BT Shopping Site To Be Part of Openworld ServiceLONDON -- British Telecom will launch an e-shopping channel in September as part of its BTopenworld global Internet business. It has appointed Budd Margolis, an American, to head the operation.
Margolis will oversee interactive retail business on BTopenworld's Internet and interactive platforms, which are part of a massive corporate restructuring undertaken earlier this year.
It divided BTopenworld into four operating groups that include conventional telephony and the yellow pages, a business worth some 600 million pounds a year (about $900 million USD) and slated for an IPO this fall.
BTopenworld brings together BT's varied global Internet interests which comprise Internet service providers; portals, including a 50 percent stake in Excite; Genie, a portal for phones; a stake in Open TV; and Talk21, a free e-mail service.
The system uses Asymmetric Digital Subscriber Line technology that transforms existing copper phone wires into a high-speed digital line. It will offer e-commerce services across broadband, wireless and narrowband platforms.
According to BT, Margolis "will drive the creation of the best interactive shopping experience and establish relationships with leading retailers and suppliers."
He has been in the United Kingdom for the better part of a decade, first helping to establish US shopping channel QVC and ending up as executive producer. He also has been a consultant in launching home-shopping channels worldwide.
His last job was director of global marketing at BestofChina.com, a leading business-to-business portal for the Chinese market. He also helped establish the first m-commerce-enabled wireless portal for China with IBM and Motorola.
He sees the narrowband shopping site as a first step to a much wider array of goods and services BT will be able to offer once broadband has been established and is up and running, perhaps within a year.
"On broadband we can deliver two megabytes a second and that means full-frame active video streaming and presentations on demand," he said. "If you wanted information on buying a camera we'll give you a 10-minute overview.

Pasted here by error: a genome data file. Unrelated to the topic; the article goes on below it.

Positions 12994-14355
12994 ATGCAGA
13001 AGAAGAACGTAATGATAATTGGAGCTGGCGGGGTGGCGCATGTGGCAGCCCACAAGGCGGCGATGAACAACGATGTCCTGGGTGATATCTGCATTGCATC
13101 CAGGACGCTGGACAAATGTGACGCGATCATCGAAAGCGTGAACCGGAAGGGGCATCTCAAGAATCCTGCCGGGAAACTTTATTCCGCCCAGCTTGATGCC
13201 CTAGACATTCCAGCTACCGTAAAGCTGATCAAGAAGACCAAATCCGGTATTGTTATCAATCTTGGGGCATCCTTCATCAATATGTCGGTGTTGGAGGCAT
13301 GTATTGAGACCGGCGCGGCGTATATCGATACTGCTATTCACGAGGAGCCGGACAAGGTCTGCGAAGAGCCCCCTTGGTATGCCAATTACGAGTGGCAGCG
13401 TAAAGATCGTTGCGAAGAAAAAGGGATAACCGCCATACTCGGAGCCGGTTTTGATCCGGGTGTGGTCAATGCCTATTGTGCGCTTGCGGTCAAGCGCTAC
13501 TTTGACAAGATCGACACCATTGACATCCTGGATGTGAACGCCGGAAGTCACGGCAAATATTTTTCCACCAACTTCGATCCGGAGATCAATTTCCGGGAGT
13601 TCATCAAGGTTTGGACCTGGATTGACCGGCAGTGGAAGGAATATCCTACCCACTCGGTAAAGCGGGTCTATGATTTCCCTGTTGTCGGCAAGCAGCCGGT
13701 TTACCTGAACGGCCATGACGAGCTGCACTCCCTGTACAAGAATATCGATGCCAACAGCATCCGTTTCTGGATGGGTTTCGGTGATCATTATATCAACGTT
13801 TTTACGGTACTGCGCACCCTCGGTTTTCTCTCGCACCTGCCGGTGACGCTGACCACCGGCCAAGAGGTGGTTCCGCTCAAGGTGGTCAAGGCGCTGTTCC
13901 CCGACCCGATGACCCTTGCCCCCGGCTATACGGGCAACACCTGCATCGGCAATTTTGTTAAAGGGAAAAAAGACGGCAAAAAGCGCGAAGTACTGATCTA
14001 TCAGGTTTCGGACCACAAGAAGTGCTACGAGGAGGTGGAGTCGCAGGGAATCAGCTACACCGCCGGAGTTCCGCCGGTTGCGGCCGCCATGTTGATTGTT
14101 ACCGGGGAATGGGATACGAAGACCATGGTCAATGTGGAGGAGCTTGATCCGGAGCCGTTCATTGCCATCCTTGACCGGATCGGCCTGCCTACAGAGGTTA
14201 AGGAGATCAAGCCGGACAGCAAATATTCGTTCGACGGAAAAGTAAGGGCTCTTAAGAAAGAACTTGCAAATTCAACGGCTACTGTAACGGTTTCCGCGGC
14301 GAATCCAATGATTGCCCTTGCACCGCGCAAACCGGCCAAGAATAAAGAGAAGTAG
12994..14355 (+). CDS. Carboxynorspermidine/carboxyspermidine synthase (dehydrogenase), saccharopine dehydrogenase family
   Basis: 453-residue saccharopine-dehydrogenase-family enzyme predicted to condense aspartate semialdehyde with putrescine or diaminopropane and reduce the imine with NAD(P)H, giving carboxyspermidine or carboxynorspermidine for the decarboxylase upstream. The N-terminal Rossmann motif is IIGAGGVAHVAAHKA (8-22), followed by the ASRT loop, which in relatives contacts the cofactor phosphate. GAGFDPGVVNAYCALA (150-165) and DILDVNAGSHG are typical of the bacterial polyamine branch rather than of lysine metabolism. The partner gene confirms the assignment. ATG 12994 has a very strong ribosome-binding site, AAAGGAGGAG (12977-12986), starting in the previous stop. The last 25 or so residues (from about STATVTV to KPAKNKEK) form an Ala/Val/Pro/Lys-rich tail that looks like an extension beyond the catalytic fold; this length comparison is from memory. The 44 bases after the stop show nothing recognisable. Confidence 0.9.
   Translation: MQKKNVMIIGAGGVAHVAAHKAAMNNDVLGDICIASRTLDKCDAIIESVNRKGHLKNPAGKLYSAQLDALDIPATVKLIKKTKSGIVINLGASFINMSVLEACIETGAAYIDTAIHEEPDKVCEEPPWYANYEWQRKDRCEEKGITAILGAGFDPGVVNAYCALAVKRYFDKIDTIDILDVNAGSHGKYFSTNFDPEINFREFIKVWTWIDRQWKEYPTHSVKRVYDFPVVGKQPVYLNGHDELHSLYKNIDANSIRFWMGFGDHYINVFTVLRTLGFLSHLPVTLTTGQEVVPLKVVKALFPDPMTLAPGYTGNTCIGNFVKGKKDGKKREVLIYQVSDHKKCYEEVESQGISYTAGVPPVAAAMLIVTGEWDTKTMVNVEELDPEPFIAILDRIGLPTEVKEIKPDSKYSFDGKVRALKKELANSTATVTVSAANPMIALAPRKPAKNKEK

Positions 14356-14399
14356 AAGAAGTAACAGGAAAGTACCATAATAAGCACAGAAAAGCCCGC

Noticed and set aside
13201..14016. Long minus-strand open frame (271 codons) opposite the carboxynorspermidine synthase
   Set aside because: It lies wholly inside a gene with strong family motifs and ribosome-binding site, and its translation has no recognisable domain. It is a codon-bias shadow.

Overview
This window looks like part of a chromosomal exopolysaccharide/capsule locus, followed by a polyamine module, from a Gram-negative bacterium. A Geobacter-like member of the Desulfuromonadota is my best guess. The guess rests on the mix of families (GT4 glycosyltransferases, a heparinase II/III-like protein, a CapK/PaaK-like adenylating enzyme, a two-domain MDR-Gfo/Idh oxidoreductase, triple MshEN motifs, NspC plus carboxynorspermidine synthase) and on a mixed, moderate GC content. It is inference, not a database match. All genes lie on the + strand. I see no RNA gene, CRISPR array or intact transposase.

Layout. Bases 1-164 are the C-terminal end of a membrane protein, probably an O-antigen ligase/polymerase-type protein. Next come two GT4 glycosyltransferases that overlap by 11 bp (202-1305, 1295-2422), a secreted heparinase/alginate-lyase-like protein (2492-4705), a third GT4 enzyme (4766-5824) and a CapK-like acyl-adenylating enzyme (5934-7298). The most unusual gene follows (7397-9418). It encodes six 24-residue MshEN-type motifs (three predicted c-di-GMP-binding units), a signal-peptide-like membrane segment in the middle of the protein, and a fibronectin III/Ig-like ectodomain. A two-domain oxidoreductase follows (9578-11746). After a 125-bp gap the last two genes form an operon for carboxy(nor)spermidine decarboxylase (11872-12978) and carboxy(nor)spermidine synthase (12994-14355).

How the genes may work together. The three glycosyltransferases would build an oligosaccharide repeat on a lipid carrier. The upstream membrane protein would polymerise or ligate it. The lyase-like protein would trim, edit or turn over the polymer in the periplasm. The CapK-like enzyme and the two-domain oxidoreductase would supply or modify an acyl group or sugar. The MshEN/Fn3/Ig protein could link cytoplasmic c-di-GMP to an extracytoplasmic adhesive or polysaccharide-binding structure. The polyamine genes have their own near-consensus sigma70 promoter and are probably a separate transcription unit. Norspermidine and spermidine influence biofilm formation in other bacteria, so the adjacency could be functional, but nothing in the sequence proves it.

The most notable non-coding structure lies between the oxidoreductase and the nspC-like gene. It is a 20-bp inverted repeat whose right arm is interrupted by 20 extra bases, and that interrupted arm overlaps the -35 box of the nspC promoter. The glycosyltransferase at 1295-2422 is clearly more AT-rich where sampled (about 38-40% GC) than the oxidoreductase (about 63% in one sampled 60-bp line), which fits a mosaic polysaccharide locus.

"We'll offer videoconferencing and have a personal sales assistant who can talk a customer through the whole order." Nor will that order be limited to conventional consumer goods the site plans to offer initially.
"BT has a lot of things in its own grasp," Margolis said. "It has the largest fleet of cars and commercial vehicles in Europe, so we could start selling cars on broadband almost at once."
BT, he said, is the third most trusted brand in the UK, right after drug chain Boots, and Tesco, a supermarket chain.
For the September launch Margolis is signing merchants who sell everything from white goods to music, computers and books. But he promised to be very selective about those he picks.
"We want to get fewer of them but pick those who have better products and allow better choices," he said. "The problem with the Internet is too many choices."
Interest in the broadband version of the site is keen, Margolis said, with 100,000 preregistered customers for the service. He expects several hundred thousand customers in "a couple of years."
Subscribers, he said, should save a hefty amount of money from paying a 40 pound ($60 USD) charge compared to what they are now paying in telephone fees, even if they have free access.
Also, Margolis argued that free access doesn't provide high-quality service. "Most people who use free services have four or five accounts," he said. "If one doesn't work they flip over to another."
But Margolis conceded that broadband installation will take time to manufacture enough modems and time to put them into place.
Meanwhile, BT is launching a $30 million to $40 million public relations and advertising blitz to promote openworld services overall. Shopping will be a part but not the focus. That will come in the "second wave," he said.
"We have to burn the name into people's minds and make them aware that openworld exists."